Pregnancy-Related Brain Changes May Help New Mothers

Jeffrey Borenstein, M.D. and Brain & Behavior Staff

Pregnancy is a time of profound changes in the female body, including the endocrine system—the system that secretes and regulates hormones. Changes in female sex hormones such as estrogen orchestrate numerous adaptations throughout the body, including the brain. Yet there is notably little data reflecting the impact of the reproductive process on the female human brain.

To address this, 2017 BBRF Young Investigator Elseline Hoekzema, Ph.D., of the University Medical Center of Amsterdam and the University of Leiden, the Netherlands, led a team that recruited 80 women of childbearing age, half of whom became pregnant over the period of the study, and a matching group who were not pregnant during that time.

Dr. Hoekzema and colleagues used four technologies to examine brain structure and function in these women, at four time points. Tests were performed on all of the women at baseline, which was prior to conception for those women who became pregnant; and then at times corresponding with late pregnancy, post-childbirth, and the late postpartum period among those participants who became pregnant.

These tests enabled the team to assess brain structure and function across the four time periods and supported a series of important findings about how pregnancy affects resting-state brain activity, the structure of the brain’s white and grey matter, and levels of neural metabolites—molecules generated by or as a result of metabolic processes occurring in brain cells.

Broadly speaking, the team, reporting in Nature Communications, said their data revealed “pronounced and selective structural and functional” changes in brain plasticity, “which may confer adaptive advantages” affecting the mother’s behavior in the forging of bonds with a new child. Plasticity refers to changes in the strength of connections between neurons and is a key factor in how well the brain functions, for example, in learning, memory, and the ability to respond and adapt to changing bodily or environmental conditions. Deficiencies in neuroplasticity have also been linked with depression and other psychiatric illnesses.

The tests conducted at baseline showed that there were no pre-existing differences in the volume of the brain’s grey matter among women in the two groups. Grey matter corresponds, roughly, with portions of the brain composed of neuronal cell bodies; white matter refers to the structures such as axons that connect neurons into complex networks.

Based on data from structural MRI scans that each woman received over the course of the study, the team was able to confirm its own previous finding indicating that women experiencing pregnancy and the postpartum period have reductions in the volume of their grey matter described as “highly significant” with “very large effects.” The new findings confirmed not only the magnitude of the previously observed reductions but also the locations in the brain where they appear to be most prominent.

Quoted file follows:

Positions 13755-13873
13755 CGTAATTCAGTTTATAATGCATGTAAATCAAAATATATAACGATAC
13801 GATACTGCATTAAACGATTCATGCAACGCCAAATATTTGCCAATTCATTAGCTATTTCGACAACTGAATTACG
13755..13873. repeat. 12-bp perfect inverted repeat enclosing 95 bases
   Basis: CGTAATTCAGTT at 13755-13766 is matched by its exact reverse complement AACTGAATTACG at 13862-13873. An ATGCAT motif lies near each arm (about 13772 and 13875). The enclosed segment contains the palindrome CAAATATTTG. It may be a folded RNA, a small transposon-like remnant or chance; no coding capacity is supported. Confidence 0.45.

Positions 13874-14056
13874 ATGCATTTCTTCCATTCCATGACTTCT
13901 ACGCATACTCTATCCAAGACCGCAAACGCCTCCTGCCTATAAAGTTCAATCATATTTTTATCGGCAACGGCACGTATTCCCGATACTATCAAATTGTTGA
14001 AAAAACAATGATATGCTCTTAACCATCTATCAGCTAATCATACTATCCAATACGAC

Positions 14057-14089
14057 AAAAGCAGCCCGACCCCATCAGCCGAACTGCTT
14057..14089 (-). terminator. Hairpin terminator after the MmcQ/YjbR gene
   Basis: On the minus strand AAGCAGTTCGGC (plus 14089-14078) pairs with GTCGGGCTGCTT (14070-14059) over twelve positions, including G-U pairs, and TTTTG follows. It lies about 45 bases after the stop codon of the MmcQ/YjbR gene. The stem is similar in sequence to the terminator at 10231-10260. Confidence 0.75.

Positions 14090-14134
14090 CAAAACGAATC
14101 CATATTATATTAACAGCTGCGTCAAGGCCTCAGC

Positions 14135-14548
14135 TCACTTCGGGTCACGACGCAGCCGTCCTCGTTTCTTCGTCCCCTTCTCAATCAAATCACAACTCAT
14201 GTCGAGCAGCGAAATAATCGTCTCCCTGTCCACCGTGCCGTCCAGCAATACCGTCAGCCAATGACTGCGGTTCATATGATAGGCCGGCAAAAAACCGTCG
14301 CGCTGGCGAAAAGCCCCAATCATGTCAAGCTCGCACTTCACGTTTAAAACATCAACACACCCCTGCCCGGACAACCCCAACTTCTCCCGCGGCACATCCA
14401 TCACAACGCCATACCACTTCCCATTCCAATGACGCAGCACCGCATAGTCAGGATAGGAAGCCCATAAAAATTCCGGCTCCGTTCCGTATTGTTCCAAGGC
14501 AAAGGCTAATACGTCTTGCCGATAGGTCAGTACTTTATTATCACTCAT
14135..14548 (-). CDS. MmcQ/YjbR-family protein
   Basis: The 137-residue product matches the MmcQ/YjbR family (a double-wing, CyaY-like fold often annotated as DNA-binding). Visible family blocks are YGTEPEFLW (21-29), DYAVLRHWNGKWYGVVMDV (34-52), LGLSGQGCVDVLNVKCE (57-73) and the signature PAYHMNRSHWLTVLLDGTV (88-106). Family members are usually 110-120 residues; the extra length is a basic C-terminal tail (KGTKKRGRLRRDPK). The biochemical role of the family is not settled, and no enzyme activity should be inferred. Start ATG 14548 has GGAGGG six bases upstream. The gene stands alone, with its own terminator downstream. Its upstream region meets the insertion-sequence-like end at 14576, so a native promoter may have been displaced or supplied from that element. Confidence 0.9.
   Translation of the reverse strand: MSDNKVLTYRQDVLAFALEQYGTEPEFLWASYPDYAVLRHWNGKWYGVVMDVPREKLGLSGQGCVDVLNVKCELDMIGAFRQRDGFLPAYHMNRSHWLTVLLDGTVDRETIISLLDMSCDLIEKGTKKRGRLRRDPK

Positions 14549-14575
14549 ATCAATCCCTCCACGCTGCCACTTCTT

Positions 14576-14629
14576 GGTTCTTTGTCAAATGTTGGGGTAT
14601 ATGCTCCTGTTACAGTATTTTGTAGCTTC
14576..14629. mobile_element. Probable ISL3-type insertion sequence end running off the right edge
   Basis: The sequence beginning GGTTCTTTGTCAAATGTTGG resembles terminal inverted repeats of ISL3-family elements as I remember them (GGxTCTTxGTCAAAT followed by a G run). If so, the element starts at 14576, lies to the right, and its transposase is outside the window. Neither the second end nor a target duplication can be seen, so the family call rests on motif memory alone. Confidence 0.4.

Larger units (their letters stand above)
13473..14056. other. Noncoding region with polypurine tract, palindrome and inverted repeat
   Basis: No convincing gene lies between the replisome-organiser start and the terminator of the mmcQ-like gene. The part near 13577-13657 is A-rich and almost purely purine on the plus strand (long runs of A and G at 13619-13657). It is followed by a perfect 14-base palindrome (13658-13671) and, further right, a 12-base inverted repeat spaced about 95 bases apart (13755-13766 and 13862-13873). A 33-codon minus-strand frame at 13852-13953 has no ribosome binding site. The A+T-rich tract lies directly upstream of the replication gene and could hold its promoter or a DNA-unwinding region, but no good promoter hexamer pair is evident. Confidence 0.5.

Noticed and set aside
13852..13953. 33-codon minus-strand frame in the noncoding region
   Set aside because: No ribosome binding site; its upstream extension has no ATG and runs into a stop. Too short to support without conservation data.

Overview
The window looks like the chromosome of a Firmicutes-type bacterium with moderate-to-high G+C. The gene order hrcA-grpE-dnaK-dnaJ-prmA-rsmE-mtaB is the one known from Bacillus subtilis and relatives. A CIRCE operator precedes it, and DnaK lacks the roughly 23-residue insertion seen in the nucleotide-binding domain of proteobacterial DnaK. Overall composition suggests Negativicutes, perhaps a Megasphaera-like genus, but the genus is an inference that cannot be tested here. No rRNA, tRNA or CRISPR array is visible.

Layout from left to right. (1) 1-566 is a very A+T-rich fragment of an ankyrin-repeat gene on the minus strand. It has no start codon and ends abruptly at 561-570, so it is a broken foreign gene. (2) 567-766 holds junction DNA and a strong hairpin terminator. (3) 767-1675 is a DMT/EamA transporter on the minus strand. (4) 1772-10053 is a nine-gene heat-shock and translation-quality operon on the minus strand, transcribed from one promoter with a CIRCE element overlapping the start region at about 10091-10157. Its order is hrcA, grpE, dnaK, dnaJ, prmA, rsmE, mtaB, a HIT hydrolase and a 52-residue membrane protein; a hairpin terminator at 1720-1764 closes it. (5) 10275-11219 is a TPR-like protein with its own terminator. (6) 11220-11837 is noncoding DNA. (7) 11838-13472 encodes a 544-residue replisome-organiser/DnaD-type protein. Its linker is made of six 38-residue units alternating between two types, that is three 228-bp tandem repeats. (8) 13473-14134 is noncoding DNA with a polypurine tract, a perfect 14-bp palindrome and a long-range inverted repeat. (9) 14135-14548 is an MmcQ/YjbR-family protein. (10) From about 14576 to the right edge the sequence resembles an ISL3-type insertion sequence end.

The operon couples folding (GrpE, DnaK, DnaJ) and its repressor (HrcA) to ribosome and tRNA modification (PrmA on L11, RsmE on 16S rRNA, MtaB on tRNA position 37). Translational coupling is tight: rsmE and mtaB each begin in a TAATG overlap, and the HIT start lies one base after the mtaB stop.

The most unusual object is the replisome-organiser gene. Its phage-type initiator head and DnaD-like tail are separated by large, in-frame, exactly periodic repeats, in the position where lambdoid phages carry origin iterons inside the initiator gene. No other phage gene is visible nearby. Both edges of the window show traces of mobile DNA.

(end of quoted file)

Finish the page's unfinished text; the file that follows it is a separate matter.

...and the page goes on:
Resting-state fMRI scans showed that despite reductions in grey matter among women who were pregnant or in the postpartum phase (compared with the controls who were not pregnant at these time points) there was a notable “increase in functional connectivity” that was evident in the brain’s default mode network (DMN). The DMN regulates brain activity at moments when an individual is not focusing on the external world. Specifically, the team found that reproductive processes enhanced the DMN’s “temporal coherence.”

A different brain-scanning technology called diffusion tensor imaging revealed that there was no significant change in white matter structure among the pregnant/postpartum women when compared with those in the control group. Similarly, measurements of neural metabolite concentrations revealed no strong changes.

Perhaps the study’s most important finding was that pregnancy-related neural changes were likely associated with the stimulation of behavioral and bodily adaptations that new mothers normally make to prepare for motherhood. For instance, pregnancy-related neural changes were associated with changes in the mothers’ physiological responses to infants, to nesting behaviors, and to bonding with newborns in the postpartum period.

While the observed changes in brain structure were maintained, the increases in DMN coherence gradually reverted back to pre-pregnancy levels during the postpartum period. The total duration of breastfeeding positively correlated with the gains in DMN coherence, suggesting to the team that “prolonged breastfeeding may stimulate a prolonged maintenance of pregnancy-related neural changes.”

During the perinatal period, changes in the DMN, which plays a key role in self-perception, may even “underlie transformations in the neural representation of the self when becoming a mother,” the researchers speculated. Sex hormones and especially estrogen appear to contribute to these adaptive brain changes. Broadly speaking, they said, “our findings suggest pregnancy-related neuroplasticity plays a role in psychological and physiological gestational maternal processes that help a woman to prepare for the arrival of her baby” and to “the establishment of the mother-infant dyad.

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